906: Advertising Discovery
Title text: When advertisers figure this out, our only weapon will be blue sharpies and "[disputed]".
On Wikipedia, a well-referenced text or statement indicates credibility. References for particular facts are linked to by bracketed blue little numbers in superscript. When faced with a statement followed by these, readers will normally believe it without further ado, since they take it on trust that there are directions on the bottom of the page, leading to a reliable source or two, agreeing with what the statement says. The effect becomes strengthened when such information often is confirmed to be correct.
In the comic, advertisers have realized that it has gone so far that people in general will take any nonsense for granted if there is just the right amount of Wikipedia-style reference tags to it. The penis pump e-commerce can suddenly flourish (again?) and the spammers won't even need to bother making up findings to cite.
Turgidax® is something Randall formed from turgid, meaning swollen. The reason that the attaching of -ax creates a typically pill-like name is simply that -ax (and -ex) are common Latin adjectival word endings, and that many drugs have names formed from Latin words. -Ax is also, specifically, the root of the -acious ending in English, as in "audacious" or (appropriately) bodacious, meaning "extra" or "especially". The idea is it makes the genitalius extra or especially turgid. Cardiovascular means relating to the heart and blood vessels.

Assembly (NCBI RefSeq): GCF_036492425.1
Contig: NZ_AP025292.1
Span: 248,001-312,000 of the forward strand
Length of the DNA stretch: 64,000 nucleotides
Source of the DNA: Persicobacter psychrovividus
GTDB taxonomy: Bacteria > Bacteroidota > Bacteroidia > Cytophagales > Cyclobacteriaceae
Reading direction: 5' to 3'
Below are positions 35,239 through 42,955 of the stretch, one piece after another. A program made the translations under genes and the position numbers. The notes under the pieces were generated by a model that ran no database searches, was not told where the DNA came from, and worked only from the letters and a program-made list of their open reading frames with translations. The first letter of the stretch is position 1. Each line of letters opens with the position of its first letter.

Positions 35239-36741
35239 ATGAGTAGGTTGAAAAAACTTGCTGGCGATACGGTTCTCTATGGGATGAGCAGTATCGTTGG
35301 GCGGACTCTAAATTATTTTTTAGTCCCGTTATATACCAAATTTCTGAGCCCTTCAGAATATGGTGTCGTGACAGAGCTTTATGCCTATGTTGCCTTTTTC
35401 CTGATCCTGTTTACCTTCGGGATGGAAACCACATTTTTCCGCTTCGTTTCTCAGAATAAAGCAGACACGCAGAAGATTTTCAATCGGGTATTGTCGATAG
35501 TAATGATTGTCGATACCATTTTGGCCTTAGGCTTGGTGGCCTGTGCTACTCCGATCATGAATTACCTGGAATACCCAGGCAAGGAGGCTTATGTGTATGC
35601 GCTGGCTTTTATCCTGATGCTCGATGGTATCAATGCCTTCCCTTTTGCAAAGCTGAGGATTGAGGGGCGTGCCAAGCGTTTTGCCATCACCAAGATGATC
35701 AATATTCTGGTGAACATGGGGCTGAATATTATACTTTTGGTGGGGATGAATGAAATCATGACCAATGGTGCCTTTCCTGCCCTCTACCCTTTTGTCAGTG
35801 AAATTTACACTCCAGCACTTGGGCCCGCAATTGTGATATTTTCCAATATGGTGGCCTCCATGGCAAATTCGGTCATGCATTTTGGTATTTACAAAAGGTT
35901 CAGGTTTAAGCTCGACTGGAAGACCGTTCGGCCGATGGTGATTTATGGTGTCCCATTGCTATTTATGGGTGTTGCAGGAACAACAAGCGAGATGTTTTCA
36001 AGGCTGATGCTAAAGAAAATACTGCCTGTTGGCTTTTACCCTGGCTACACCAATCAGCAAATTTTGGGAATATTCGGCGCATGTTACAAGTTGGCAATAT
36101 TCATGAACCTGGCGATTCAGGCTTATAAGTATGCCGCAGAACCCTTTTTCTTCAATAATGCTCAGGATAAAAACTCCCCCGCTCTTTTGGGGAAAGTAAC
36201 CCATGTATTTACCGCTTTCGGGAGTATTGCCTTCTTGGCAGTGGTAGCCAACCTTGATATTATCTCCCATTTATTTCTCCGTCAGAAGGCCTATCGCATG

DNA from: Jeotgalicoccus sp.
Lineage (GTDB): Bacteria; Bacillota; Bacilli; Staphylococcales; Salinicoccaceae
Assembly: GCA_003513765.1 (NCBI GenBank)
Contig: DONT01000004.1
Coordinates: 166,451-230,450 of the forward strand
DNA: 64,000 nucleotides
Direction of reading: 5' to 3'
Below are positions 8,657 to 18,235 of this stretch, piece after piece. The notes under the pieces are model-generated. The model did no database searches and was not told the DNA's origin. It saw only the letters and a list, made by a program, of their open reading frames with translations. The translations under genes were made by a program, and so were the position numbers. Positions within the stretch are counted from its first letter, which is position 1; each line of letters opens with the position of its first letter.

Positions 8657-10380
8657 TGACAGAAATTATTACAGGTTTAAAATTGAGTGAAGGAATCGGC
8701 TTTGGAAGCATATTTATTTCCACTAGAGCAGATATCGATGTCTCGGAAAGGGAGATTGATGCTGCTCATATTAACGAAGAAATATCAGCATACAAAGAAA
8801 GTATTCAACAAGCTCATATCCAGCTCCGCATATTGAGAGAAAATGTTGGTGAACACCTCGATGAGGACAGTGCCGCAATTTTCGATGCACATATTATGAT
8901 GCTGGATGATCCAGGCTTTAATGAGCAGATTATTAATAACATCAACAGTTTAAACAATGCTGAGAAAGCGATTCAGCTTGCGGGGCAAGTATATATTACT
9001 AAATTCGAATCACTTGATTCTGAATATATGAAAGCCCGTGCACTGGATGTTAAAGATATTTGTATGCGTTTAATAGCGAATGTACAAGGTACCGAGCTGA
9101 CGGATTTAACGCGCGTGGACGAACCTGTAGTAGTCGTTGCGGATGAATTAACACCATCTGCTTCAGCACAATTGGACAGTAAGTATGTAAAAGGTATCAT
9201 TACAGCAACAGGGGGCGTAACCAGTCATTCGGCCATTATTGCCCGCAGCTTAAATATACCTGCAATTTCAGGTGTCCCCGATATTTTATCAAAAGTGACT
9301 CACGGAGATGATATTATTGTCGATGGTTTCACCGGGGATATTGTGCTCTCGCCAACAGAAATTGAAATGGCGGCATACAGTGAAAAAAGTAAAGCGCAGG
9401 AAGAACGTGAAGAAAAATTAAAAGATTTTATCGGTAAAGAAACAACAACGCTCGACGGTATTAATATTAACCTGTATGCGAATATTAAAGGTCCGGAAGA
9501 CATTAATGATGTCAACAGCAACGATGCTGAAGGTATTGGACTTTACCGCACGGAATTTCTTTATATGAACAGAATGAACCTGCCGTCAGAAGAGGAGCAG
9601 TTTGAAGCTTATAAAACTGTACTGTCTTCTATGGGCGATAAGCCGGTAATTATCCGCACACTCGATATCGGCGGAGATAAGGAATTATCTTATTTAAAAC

Cueball saying "Sounds legit" may be a reference to the Internet meme "Seems legit", where when faced with a dubious proposal one unquestioningly accepts or agrees with it, which would make sense in this scenario.
The title text is about how Wikipedia users have been able to add "disputed"-tags (nowadays "disputed – discuss") after challenged facts, with this template, since the dawn of time.[disputed – discuss] (Incredible example, first sentence.) So when faced with the new advertising trick IRL, we could counter by scribbling those tags all over with blue Sharpie marker pens, and so automatically revive the critical thinking.
- Advertising discovery:
- [Person sits at computer, reading an ad on the screen. The bracketed superscripts are blue.]
- Ad: Turgidax® triples your penis size overnight, improving both your sexual attractiveness and your cardiovascular health.
- Person (thinking): Sounds legit.
- Caption: Wikipedia has trained us to believe anything followed by little blue numbers in brackets.
- Randall changed the image name from advertising_discovery.png to citations.png, since adblocking extensions interpreted it as an ad and made the comic blank. He had the same problem just three months earlier with 870: Advertising.